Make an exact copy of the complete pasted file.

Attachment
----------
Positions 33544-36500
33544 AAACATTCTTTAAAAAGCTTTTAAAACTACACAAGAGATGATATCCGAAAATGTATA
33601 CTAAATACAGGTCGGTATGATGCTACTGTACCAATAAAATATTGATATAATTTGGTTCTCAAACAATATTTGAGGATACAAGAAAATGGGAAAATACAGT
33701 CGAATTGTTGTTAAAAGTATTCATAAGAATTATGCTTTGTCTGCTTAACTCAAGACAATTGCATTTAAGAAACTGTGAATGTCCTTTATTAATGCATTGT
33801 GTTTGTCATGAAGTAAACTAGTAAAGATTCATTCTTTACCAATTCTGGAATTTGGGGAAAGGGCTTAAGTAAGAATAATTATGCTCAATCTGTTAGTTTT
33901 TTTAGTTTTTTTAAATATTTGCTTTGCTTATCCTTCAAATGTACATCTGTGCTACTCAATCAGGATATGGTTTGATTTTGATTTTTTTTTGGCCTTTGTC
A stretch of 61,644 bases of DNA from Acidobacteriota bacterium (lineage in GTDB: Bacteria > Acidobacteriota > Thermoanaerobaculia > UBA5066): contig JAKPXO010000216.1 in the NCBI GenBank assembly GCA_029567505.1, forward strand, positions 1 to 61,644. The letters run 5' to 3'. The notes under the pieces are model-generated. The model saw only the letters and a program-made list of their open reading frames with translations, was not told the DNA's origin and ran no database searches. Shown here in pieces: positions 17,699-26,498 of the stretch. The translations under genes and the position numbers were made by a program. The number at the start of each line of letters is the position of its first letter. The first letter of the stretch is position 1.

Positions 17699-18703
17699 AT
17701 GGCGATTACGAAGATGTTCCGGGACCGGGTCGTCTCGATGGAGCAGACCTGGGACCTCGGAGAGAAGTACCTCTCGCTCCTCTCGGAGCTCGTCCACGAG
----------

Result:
Positions 33544-36500
33544 AAACATTCTTTAAAAAGCTTTTAAAACTACACAAGAGATGATATCCGAAAATGTATA
33601 CTAAATACAGGTCGGTATGATGCTACTGTACCAATAAAATATTGATATAATTTGGTTCTCAAACAATATTTGAGGATACAAGAAAATGGGAAAATACAGT
33701 CGAATTGTTGTTAAAAGTATTCATAAGAATTATGCTTTGTCTGCTTAACTCAAGACAATTGCATTTAAGAAACTGTGAATGTCCTTTATTAATGCATTGT
33801 GTTTGTCATGAAGTAAACTAGTAAAGATTCATTCTTTACCAATTCTGGAATTTGGGGAAAGGGCTTAAGTAAGAATAATTATGCTCAATCTGTTAGTTTT
33901 TTTAGTTTTTTTAAATATTTGCTTTGCTTATCCTTCAAATGTACATCTGTGCTACTCAATCAGGATATGGTTTGATTTTGATTTTTTTTTGGCCTTTGTC
A stretch of 61,644 bases of DNA from Acidobacteriota bacterium (lineage in GTDB: Bacteria > Acidobacteriota > Thermoanaerobaculia > UBA5066): contig JAKPXO010000216.1 in the NCBI GenBank assembly GCA_029567505.1, forward strand, positions 1 to 61,644. The letters run 5' to 3'. The notes under the pieces are model-generated. The model saw only the letters and a program-made list of their open reading frames with translations, was not told the DNA's origin and ran no database searches. Shown here in pieces: positions 17,699-26,498 of the stretch. The translations under genes and the position numbers were made by a program. The number at the start of each line of letters is the position of its first letter. The first letter of the stretch is position 1.

Positions 17699-18703
17699 AT
17701 GGCGATTACGAAGATGTTCCGGGACCGGGTCGTCTCGATGGAGCAGACCTGGGACCTCGGAGAGAAGTACCTCTCGCTCCTCTCGGAGCTCGTCCACGAG